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Celebrity Supporters of Tracy Anne Oberman Bully Another Ordinary Woman Off Twitter

Published by Anonymous (not verified) on Sat, 20/02/2021 - 7:24am in

It seems Riley and her lawyers aren’t the only people this week determined to show themselves in a bad light. Her friend and mucker, Tracy Anne Oberman, also caused another storm on Twitter this week in which she accused an ordinary member of the public of anti-Semitism, which resulted in a dogpile by her fans and supporters and her victim forced off the social network.

The woman, ‘Caroline’, had offended Oberman’s delicate sensibilities by posting that she’d been enjoying Russel T. Davies’ drama about the 1980s AIDS crisis right up until the moment Oberman appeared. This soured her experience, and she was trying to forget Oberman.

Oberman decided that the reason Caroline didn’t like her was simple: anti-Semitism. She therefore went on the offensive – and I have to say, I find her very offensive – and rhetorically asked the poor woman if she wasn’t the type of bigot Davies was talking about in his drama. She also hashtagged a number of organisations, including the Community Security Trust, a Zionist paramilitary vigilante police organisation, Labour Against Anti-Semitism, one of the organisations in the Labour party behind the anti-Semitism smears and witch-hunt, and the Labour party. Because Caroline’s picture also showed, apparently, a Labour party membership card. Stephen Pollard, the appallingly right-wing editor of the Jewish Chronicle, a newspaper with a proud history behind it, also jumped in to defend Oberman. And more people joined the dogpile.

Others, however, realised what was going on, thought better of their involvement, backed out and made their apologies. Daniel Mays, who had previously posted in support of the actor, deleted his tweet. Janey Godley also backed down, tweeting ‘Am horrified she’s being piled on, it seems unnecessary – I apologise‘. Another poster, Dileep Rao, who had posted that people like Caroline should be dragged through the street, also recanted, tweeting “I was wrong to write this. I apologize. Without reservation. It was absurdly out of proportion … It was just dumb”.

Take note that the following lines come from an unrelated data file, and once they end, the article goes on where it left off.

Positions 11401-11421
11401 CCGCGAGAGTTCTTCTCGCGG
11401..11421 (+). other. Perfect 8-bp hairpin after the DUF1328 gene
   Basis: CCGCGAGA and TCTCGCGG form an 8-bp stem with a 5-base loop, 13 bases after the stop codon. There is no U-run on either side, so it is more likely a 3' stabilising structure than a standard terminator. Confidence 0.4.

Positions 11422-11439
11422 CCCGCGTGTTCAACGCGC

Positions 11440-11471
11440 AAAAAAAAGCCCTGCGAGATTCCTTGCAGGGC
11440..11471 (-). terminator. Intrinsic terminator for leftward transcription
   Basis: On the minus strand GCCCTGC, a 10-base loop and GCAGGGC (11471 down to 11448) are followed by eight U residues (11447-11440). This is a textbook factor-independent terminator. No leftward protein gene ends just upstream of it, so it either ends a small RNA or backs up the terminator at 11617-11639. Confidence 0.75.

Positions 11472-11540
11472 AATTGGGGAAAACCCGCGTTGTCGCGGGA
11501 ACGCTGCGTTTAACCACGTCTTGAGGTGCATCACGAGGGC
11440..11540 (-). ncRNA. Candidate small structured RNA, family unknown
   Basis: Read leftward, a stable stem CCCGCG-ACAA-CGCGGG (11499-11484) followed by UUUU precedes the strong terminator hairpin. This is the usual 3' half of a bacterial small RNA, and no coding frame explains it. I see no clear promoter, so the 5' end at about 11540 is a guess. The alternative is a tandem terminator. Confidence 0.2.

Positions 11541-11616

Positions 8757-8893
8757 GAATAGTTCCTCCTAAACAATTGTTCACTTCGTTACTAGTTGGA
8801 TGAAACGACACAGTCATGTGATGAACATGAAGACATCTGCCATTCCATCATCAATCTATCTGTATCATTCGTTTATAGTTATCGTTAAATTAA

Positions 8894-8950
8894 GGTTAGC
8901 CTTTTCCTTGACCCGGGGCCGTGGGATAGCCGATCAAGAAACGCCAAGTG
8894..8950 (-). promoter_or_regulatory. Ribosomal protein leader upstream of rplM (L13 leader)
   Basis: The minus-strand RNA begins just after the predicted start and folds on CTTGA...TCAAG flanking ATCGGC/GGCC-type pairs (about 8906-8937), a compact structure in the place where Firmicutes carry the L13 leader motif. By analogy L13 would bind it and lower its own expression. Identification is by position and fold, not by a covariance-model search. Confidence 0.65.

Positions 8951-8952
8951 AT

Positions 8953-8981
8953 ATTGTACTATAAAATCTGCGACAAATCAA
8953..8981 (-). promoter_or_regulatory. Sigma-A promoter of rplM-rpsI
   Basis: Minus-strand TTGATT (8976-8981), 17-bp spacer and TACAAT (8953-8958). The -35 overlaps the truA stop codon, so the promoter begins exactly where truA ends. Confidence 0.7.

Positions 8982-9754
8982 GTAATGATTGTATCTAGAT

It needs to be noted, because from this it appears that some people are incapable of doing so themselves, that Caroline had made no mention of Jews whatsoever. There is zero anti-Semitism in her tweet. She just says she can’t stand Tracy-Anne Oberman. The idea that Caroline was somehow doing so out of anti-Semitism is simply Oberman’s own construction. In fact there are many reasons somebody might dislike a particular celebrity that have nothing whatsoever to do with their race or religion. In the case of Oberman and Riley, one reason might be the way they freely make false accusations of anti-Semitism towards anyone on the left. As when one of the two called the Durham miners’ band at their annual gala the other year ‘Nazis’ because they were trade unionists, who ended their gala, as they’d always done, by playing Hava Nagila.

Oberman has form when it comes to playing the victim. A few years ago she claimed in another twitter spat that she was particularly vulnerable because she was ‘a jobbing actress’. Hah! I know jobbing thesps, and that is one thing that Oberman is not. Genuine jobbing actors work damned hard just to get a part in an advert or as an extra on a TV comedy or drama. Oberman is extremely fortunate in that it seems that she is never short of work. Not only has she turned up on It’s A Sin, but it wasn’t that long ago that her fizzog appeared as Pike’s mother in the remake of the three lost Dad’s Army episodes. She’s a member of the metropolitan smart set. My guess is that, despite the job being extremely precarious, it’s been a long time since Oberman had to be seriously worried about getting work.